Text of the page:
Til Next Blogpost,
Miss Bobo

Tuesday, August 21, 2012

Stolen (book review)

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There are some books that can make you laugh, explode, and maybe even cry. There are books for all sorts of occasions and of course there are ones that catch you by surprise.

This one most certainly took me by surprise.

Written by Lucy Christopher in the first person narrative of Gemma, Stolen is her letter, or rather her story, of being kidnapped and loving her kidnapper. Throughout the book you see all that happened through Gemma's eyes.

This book is not your conventional YA novel. It's realistic in the aspect of depicting something that happens not too rarely. People go missing and sometimes they come back. But it is always unsure what really happened if sometimes the victim doesn't speak.

 I love the fact that Lucy Christopher doesn't make the kidnapper, Ty, as this guy who is only looking to rape Gemma and do all sorts of other atrocities that you see in the media. Christopher makes Ty as this character who has a troubled past just like any other human being, through Gemma's lenses. I had to pause in between chapters because it was just so disturbing and yet I felt like I was there with Gemma. The idea of being kidnapped and always wondering what is going to happen to you and who in reality is this kidnapper; is scary. And interesting enough the whole book is a letter to the kidnapper which make it more interesting in the way the story is drawn. It's written in a past tense voice but yet it is descriptive in almost a present tense voice. I really don't know whether to recommend or not; this book just left me speechless....Now, that I think about it, if any of you read Speak by Anderson and liked this book: you might get deeper with this one. If you're not afraid to shed some tears or get mildly distracted by a deep story like this, I suggest you try it.

Til Next Blogpost,
Miss Bobo

P.S. sorry to confuse you on the whole to recommend or not, this book is Still think you should try it. 

Crossing (book review)

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I always like reading books exposing or showing different cultures such as in the case of Akata Witch or The Housekeeper & The Professor. I learn something new through the characters or even the environment they are put upon.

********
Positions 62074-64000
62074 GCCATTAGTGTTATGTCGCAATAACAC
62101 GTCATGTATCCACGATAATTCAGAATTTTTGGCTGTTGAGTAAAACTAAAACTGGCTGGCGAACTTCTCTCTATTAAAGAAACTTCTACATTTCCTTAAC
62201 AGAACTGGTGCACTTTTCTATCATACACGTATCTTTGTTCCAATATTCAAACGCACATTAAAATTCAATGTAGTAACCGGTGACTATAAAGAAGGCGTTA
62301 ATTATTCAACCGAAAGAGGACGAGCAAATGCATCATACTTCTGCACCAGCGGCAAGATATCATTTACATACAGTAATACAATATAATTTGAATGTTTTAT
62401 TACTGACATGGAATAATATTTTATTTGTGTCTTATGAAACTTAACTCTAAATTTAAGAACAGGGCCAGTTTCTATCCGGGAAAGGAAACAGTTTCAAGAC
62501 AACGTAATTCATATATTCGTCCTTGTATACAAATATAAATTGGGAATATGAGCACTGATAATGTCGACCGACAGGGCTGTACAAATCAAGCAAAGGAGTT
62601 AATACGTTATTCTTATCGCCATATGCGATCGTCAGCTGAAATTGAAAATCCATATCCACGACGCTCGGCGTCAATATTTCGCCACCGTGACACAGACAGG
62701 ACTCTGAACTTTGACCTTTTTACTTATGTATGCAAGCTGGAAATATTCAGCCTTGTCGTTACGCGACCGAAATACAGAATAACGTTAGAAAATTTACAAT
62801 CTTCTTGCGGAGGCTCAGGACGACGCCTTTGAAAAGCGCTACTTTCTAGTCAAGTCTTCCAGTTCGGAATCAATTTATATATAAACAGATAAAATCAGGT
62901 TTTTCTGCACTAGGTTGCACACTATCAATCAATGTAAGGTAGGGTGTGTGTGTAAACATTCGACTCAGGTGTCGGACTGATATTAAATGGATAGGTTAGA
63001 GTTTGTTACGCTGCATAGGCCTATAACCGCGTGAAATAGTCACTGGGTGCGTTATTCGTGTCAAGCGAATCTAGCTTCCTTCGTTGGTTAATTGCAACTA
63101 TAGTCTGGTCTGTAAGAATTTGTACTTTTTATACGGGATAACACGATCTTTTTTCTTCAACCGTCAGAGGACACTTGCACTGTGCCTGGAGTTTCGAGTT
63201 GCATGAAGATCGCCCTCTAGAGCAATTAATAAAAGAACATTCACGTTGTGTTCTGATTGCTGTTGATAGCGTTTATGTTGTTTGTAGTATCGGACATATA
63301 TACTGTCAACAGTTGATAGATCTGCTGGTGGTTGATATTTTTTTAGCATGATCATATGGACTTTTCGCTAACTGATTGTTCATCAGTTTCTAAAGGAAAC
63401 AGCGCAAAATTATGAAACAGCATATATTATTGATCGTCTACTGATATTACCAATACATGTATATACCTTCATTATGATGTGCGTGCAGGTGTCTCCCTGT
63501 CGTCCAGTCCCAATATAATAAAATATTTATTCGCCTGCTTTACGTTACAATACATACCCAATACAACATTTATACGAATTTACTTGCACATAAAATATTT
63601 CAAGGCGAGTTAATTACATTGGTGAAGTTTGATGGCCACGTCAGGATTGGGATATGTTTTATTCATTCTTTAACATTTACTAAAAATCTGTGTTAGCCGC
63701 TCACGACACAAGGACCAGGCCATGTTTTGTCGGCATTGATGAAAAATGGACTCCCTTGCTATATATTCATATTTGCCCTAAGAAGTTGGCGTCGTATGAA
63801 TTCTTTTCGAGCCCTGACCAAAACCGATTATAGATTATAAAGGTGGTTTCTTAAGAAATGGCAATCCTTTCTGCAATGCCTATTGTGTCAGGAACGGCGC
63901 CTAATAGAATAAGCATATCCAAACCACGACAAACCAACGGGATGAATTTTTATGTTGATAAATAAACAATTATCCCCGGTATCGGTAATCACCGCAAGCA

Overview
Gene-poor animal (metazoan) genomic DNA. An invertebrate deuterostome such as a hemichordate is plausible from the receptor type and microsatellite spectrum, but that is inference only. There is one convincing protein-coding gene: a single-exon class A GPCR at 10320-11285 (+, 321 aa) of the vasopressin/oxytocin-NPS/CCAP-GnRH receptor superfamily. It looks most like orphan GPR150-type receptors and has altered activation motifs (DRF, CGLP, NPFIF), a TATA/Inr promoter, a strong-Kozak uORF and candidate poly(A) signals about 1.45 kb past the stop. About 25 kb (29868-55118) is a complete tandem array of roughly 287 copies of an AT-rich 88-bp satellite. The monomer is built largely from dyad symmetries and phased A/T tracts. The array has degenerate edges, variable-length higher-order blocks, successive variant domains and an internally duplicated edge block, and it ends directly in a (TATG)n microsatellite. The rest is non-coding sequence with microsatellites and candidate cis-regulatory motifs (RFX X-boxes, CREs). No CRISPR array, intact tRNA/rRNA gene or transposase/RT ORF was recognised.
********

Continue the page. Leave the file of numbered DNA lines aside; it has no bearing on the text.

Crossing by Andrew Xia Fukuda does that. Written in the first person narrative, the novel is told in the voice of Xing Xu who alongside his family and friend, Naomi Lee, is a Chinese immigrant. Naomi and him are the only Chinese immigrants in a usual all-white school. And as another year begins, students start to die unexpectedly, reporting before their death a man with a red jacket. As the story progresses, Xing finds out many things of people and of himself that will amount to an interesting ending of the book.

When I read the first page, I got interested. However, as I read more I got more into the book. This book has impeccable vocabulary that it took me back to Dash & Lily's Book of Dares (and that book had so much vocabulary).

The mystery part of Crossing isn't focused on the murderer but rather the after effects that affect the main character. There is a struggle to fit in with a community that has never really seen people from a different ethnicity besides Xing and Naomi. This book got me to see more of the clash between "U.S. land of the free" and the reality of immigrants here. Fukuda did a wonderful job giving a realistic tint to a YA novel. Most YA novels deal with angst and fitting in but this novel deals in a deeper angst: one of living with a constant struggle of fitting in  that is harder to fix than a makeover. After all you can't change where you come from.

I definitely recommend this book if 1. you want to learn new words like "vociferous," "visceral" or "ephemeras"; 2. you like mysteries and ...3. you don't like perfect endings because this book did not end in a happy "perfect" ending. I can write so many more reasons as to why you should read this book but in the end: I rather you just try for the sake of another adventure on the go.

Til Next Blogpost,
Miss Bobo

Wednesday, August 15, 2012

To the Manor Dead (book review)

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Hope everyone is having a great day. It's raining here in NYC, and I am already thinking of getting myself in a good book along with some film horror (sorry I am a bit of a cliche).

Past few weeks I have been taking a bit of a break in between books just to be able to separate stories. Not one of those folks who read books consecutively without moments of reflection. Your brain gotta digest!

Any-who, I did get to finish 2 books and one of them is an adult mystery titled To the Manor Dead by Sebastian Stuart. Written in first person narrative, this story takes place in upstate New York where an ex-therapist tries to find herself some peace and quiet from listening to her patients. She ends up selling antiques at her own little store and finds herself meeting all sorts of characters. At some point one of them ends up dead and the ex-therapist can't help but to go on a murder quest to find out the culprit.

I found myself most of the time laughing because some of these characters were a bit too cliche for my part. I read the small bio on the author and found myself thinking he might have been in a hurry because the story seemed rushed. The ending was alright but the way the plot unfolds is just a bit off-kilter. I did learn a few new words but as a first in all the book reviews I have done on this blog, I do not recommend this book. I don't think its meant to be a mystery but more of a book that belongs in the comedy section. However, if you want to try it, go ahead. You never know unless you do read it.

Til Next Blogpost,
Miss Bobo